The government has been told that taking a regional approach to helping the UK recover from Covid-19 is vital when it comes to skills and employment.
Training group City & Guilds warned the government today (2 November) that unless grassroot recovery strategies were adopted, there would be a risk of levelling down the chances of millions,
In a report called Act Now City & Guilds investigated the impact that Covid-19 has had on six regional economies across the UK. It highlighted the challenges that each of these labour markets faced, including unemployment, skills shortages, retracting industry sectors, the rise of artificial intelligence (AI) and growing skills gaps.
The report concluded that increased devolution was the only way to coherently address the differing priorities and challenges being faced across these regions.
Act Now’s recommendations, compiled in conjunction with businesses and mayoral combined authorities (led by metro mayors), were designed to bolster individual cities and regions. They include:
- allowing for more autonomy over skills funding with mayoral combined authorities taking the lead along with local enterprise partnerships
- creation of employment and training hubs in areas of high unemployment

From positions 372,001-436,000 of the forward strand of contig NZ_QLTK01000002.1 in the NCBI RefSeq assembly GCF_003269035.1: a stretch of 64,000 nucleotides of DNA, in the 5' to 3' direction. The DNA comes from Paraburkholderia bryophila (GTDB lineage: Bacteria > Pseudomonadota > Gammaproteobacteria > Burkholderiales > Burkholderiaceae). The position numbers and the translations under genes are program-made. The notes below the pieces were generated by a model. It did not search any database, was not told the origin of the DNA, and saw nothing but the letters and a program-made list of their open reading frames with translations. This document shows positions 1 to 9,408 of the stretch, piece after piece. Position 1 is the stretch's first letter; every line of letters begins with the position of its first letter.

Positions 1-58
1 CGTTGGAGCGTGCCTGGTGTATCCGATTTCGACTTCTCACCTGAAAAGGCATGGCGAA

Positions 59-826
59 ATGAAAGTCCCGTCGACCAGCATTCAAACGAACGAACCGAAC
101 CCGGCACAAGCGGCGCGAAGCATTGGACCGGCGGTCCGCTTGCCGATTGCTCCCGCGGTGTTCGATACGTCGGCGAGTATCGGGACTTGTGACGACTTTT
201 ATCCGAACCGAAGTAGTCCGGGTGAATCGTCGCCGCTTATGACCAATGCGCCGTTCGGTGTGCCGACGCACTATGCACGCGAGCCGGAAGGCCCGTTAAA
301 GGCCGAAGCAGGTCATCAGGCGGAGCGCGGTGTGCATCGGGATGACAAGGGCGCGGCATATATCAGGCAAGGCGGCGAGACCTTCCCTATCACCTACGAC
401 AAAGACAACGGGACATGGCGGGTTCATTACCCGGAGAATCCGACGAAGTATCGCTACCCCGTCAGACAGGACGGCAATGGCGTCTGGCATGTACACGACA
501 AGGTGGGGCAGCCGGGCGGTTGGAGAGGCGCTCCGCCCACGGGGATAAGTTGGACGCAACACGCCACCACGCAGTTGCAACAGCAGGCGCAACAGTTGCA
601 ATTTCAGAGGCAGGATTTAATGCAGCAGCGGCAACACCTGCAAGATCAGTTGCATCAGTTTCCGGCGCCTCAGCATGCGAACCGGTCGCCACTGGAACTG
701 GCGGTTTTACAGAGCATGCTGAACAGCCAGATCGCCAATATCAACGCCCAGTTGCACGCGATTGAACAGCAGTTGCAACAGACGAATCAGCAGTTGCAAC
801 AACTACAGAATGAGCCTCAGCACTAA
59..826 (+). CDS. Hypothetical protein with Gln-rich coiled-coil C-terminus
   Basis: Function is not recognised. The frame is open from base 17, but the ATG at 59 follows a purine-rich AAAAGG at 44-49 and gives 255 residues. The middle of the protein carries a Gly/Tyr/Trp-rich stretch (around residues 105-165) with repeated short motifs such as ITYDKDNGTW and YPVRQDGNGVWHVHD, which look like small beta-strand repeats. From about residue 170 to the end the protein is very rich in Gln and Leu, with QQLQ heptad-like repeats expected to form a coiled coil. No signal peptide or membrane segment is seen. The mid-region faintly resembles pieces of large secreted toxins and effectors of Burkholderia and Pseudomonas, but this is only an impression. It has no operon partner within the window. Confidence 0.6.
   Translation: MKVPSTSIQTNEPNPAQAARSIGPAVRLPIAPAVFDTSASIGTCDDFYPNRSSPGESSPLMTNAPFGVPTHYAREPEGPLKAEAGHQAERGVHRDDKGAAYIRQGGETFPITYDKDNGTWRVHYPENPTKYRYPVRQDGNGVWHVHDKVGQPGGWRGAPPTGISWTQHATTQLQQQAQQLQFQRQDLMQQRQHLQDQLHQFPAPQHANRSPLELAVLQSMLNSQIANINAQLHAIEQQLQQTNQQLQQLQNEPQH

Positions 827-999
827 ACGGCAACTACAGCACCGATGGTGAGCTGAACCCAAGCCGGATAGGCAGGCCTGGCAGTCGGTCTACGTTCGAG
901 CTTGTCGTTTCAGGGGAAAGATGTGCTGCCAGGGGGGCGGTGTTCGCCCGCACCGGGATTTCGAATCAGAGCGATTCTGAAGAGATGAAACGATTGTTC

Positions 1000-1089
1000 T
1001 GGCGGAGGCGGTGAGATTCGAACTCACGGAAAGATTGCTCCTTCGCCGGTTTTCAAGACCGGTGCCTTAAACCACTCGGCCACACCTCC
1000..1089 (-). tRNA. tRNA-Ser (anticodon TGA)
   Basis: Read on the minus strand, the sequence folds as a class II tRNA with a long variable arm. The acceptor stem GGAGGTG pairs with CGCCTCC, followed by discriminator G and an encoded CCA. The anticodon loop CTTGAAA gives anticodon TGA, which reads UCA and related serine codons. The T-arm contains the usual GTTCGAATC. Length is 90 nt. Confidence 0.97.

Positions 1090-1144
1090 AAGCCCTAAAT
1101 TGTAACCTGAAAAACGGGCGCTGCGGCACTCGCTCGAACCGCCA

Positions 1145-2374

- opening up funding to include any type of skills-based learning that leads to a job.
AI disruption was factored into the findings which concluded that 12.4% of the UK’s workforce were employed in occupations that were at high risk of automation. The North East was most vulnerable, with 50% or more of its tasks categorised as ‘“highly automatable”.
City & Guilds also pointed to a nationwide skills deficit with under half (40%) of the UK’s population having achieved a level 4 and above qualification (that is, having achieved any qualification above A-level) and almost one in 10 (9.5%) having no formal educational qualifications at all.
Kirstie Donnelly, CEO of City & Guilds Group emphasised that a broad centralised policy would not suffice: “The message that came back loud and clear was we can’t apply a ‘one size fits all’ approach if we want to successfully support people back into jobs. The challenges and solutions were often different in each area and Mayoral teams felt that they were not always enabled to act quickly and effectively enough with local solutions.”
She said that much of the announced government skills support was “simply happening too late” with the immediate release of earmarked skills funding to help people retrain and reskill into new jobs being required.
Donnelly highlighted the importance of a network of employment and training hubs: “These localised and digitally enabled hubs would provide a ‘Shop Window for Skills’, making employment pathways more visible and accessible, and ultimately provide a platform which brings together local jobseekers, employers and training opportunities.”
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